This is a rush transcript from "Glenn Beck," July 23, 2009. This copy may not be in its final form and may be updated.
GLENN BECK, HOST: Fraud. Who solved it? Well, certainly the federal government has. Let's take a look at how it is tearing our government's medical system apart right now:
BECK (voice-over): Health care fraud in a nutshell.
The Obama administration is looking to drastically increase health care's entitlements, adding an estimated 11 million people just onto the Medicaid rolls, according to the House's figures. But how will the system possibly support all these new clients? After all, it's already tough finding a health provider that will accept Medicaid, since doctors and hospitals don't think that the program reimburses them.
Another factor: fraud. Although the government admits it's impossible to come up with an exact number, estimates are that between 3 percent and 4 percent of the annual health care spending — up to $72 billion — is lost to fraud every single year. The inspector general for health and human services says the federal government loses $18.6 billion a year just on Medicaid fraud.
What's even more shocking, it's how little is being spent on stopping entitlement fraud. Medicare spends less than 1/5th of 1 percent of its budget on anti-fraud measures.
According to Kerry Weems, who is acting administrator of the Centers for Medicare and Medicaid Services at the end of the Bush administration, "Right now, we way, way, way underspend for fraud and abuse."
So, it really shouldn't come as much of a surprise that there are those reports out there that health care fraud is attractive to organized crime, because it's a low-risk, high-reward proposition.
Health care fraud in a nutshell.
BECK: Dennis Jay, he is the executive director of the Coalition Against Insurance Fraud.
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Dennis, how much — we have 3 percent to 4 percent fraud in the government medical system. How much — what is the average fraud? Like you take a credit card company or a bank, what's the average fraud there in the regular world?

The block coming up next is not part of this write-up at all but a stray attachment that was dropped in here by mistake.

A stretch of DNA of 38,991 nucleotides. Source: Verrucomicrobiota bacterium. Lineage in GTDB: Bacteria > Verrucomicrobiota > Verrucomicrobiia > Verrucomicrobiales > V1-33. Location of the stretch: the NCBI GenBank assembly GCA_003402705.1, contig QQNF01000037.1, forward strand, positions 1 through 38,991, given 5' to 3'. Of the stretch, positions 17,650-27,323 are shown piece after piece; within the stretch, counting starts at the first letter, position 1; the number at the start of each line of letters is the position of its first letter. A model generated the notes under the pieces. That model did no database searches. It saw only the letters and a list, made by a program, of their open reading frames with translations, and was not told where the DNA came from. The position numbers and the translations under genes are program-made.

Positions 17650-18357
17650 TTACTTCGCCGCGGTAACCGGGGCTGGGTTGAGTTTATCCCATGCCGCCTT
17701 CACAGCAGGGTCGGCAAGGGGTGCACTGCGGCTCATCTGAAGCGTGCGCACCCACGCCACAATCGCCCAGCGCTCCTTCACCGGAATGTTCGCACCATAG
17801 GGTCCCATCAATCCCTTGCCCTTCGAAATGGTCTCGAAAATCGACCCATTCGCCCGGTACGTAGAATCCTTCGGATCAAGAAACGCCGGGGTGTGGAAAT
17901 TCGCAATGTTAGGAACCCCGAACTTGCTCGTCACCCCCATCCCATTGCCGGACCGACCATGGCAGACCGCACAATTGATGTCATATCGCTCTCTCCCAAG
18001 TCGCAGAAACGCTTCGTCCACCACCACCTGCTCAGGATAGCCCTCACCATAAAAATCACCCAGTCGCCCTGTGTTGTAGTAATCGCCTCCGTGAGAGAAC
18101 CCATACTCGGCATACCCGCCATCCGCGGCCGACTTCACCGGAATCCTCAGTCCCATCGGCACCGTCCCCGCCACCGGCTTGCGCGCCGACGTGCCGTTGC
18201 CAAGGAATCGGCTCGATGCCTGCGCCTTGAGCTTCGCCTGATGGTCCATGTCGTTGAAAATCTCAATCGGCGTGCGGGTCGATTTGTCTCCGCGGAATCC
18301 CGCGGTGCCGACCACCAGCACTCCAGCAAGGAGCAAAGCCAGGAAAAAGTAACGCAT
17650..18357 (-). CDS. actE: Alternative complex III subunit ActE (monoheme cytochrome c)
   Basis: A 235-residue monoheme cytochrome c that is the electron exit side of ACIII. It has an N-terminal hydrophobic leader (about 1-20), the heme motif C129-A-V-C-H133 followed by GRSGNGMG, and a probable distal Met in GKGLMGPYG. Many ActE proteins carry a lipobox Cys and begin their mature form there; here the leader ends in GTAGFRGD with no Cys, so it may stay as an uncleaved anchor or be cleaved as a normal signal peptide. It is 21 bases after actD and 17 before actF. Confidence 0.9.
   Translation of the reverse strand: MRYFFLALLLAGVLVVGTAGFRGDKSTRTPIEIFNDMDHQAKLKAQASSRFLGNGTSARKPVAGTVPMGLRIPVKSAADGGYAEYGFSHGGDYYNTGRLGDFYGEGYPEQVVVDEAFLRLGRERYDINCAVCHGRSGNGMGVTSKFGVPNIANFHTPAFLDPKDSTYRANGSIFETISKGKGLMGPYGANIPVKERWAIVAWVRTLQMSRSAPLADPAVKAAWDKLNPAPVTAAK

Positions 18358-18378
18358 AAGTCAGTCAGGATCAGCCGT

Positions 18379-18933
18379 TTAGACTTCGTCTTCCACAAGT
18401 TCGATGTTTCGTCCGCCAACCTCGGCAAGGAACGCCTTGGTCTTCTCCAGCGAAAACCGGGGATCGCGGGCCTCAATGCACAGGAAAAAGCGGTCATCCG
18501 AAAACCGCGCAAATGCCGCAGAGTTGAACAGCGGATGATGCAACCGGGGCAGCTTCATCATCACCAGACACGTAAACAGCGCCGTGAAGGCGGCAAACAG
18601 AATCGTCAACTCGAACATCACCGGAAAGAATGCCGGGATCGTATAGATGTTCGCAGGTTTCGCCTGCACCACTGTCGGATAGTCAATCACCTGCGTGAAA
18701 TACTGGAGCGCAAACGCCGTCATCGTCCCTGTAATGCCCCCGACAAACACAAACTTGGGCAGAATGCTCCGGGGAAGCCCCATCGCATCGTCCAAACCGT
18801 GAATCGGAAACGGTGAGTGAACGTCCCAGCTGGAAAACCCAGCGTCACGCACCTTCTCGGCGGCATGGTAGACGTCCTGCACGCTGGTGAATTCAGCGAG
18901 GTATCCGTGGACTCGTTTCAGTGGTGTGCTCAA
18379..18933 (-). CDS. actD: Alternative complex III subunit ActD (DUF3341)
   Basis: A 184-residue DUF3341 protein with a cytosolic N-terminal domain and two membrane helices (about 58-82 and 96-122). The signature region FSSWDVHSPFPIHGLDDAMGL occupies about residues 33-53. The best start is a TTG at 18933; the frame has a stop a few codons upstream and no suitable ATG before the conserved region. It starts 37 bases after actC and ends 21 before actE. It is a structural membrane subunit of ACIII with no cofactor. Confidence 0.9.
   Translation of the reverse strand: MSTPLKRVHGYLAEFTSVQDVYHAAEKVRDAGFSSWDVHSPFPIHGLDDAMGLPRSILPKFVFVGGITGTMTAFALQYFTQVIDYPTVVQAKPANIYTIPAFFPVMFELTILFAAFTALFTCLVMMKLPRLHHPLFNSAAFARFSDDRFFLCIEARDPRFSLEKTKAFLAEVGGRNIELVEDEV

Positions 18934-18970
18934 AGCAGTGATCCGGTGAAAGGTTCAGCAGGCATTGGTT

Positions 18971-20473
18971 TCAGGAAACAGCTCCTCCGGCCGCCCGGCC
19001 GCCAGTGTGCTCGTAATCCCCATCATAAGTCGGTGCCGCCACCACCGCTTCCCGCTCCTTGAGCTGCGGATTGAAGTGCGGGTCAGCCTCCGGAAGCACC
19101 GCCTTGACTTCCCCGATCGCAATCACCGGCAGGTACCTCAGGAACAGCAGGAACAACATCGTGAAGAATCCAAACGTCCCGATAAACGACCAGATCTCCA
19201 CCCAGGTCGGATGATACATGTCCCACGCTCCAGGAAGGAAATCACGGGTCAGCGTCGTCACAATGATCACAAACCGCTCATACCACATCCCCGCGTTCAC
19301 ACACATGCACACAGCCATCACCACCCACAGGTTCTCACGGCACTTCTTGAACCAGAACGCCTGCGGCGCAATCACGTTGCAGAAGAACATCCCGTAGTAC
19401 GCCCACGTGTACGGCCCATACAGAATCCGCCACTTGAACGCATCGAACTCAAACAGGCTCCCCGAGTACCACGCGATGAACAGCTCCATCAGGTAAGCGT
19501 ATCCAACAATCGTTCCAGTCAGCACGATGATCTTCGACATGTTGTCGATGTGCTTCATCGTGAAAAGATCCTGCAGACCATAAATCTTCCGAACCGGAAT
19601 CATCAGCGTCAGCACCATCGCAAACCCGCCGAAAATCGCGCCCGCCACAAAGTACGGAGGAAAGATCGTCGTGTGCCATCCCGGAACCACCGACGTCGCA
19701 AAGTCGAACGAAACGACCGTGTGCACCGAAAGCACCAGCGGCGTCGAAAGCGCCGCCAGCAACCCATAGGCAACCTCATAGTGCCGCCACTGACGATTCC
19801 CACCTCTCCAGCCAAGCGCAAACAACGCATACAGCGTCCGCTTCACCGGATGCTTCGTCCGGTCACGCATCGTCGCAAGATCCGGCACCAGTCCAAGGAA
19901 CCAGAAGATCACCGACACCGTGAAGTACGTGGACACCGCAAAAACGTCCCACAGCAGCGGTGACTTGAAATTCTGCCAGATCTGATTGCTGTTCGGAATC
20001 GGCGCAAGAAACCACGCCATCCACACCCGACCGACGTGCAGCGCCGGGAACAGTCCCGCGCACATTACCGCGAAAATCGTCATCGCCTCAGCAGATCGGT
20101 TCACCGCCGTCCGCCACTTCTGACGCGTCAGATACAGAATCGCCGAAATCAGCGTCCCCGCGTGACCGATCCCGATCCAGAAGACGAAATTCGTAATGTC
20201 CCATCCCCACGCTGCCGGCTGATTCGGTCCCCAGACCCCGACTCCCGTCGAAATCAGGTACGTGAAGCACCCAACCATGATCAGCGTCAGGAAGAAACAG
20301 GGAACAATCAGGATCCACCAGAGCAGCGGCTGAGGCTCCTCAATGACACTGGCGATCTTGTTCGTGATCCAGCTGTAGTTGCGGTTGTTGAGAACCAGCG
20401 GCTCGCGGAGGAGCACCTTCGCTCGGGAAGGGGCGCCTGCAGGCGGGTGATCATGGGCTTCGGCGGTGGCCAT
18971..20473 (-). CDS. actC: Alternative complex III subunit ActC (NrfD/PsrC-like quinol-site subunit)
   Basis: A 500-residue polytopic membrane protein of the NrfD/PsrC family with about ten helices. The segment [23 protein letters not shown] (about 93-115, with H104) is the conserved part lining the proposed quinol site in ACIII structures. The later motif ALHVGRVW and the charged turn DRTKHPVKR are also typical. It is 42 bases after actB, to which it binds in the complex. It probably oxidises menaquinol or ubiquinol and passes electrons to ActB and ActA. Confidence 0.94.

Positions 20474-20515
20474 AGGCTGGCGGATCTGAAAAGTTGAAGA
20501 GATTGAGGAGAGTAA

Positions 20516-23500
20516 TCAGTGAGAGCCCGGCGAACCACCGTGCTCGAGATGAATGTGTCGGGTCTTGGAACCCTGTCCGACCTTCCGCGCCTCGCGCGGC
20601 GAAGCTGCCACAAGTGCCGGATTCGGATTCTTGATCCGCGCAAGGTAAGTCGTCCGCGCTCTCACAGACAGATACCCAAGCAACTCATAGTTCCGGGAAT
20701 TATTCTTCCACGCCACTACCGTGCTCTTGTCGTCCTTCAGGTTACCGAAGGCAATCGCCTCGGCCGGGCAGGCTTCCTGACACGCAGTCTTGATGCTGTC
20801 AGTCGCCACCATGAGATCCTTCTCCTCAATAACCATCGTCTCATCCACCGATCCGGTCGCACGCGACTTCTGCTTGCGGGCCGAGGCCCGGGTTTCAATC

DENNIS JAY, COALITION AGAINST INSURANCE FRAUD: It's much lower than it is in health care fraud. And, you know, I think, actually, the 3 percent to 4 percent is low. There are estimates that go all the way up to 10 percent.
But when we really take a look at health care compared to other industries, there's only probably tax evasion is greater than health care fraud as far as how much money is lost by the federal government every year.
BECK: I have to tell you, here we have $60 billion — $60 billion to $72 billion — in fraud just in one program and we're about to dump, what is it, 45 million more people into this system, create a system that we all know within 10 years, it will be 350 million people into it. Can you even imagine the amount of fraud?
How does — how does the system — community organizers love to overwhelm the system — how does the system even take 45 million people and dump them into the system, many of them with no records whatsoever, and not be riddled with fraud?
JAY: Well, that's our beef with Congress and the administration right now. To expand the program to this degree and not expand anti-fraud resources to at least the same extent, you might as well send an engraved invitation to organized crime out there to come and plunder the Treasury because you know they're going to do that.
BECK: Of course, they are.
JAY: Right now, there is organized criminals sitting around the country, and maybe even the world, taking a look at the opportunities that are going to present themselves here, and are just rubbing their hands together and waiting for it all to play out, come in, find the weaknesses and plunder.
BECK: Go ahead.
JAY: I was just going to say, we think this is an opportunity, you know, if this is going to come to pass, Congress has an opportunity to not only to safeguard and build some firewalls for the new program, but maybe even correct some of the old.
Right now, there are some good provisions within the Senate bill we like. For the very first time, the federal government is talking about partnering with private insurers, because the private sector are doing some real interesting effective things with fraud that the government can learn from. And on the House side, they are at least putting some new money into it, not nearly enough. They have $100 million extra to spend on anti-fraud resources, we lost that much today before lunch.
JAY: ...if you accept these 3 percent or 4 percent losses in fraud.
BECK: Dennis, thank you very much.
I will tell you, America, I know the number of credit card frauds. Let's just say, let's take the low number for fraud in our medical system. It is 3 percent, the government is acceptable, 3 percent. As Dennis said, it could be as high as 10 percent.
You know what it is for credit card companies — 0.03 percent profit. Somebody is making profit on it; they don't want to be ripped off. Maybe we should rethink that whole profit thing.
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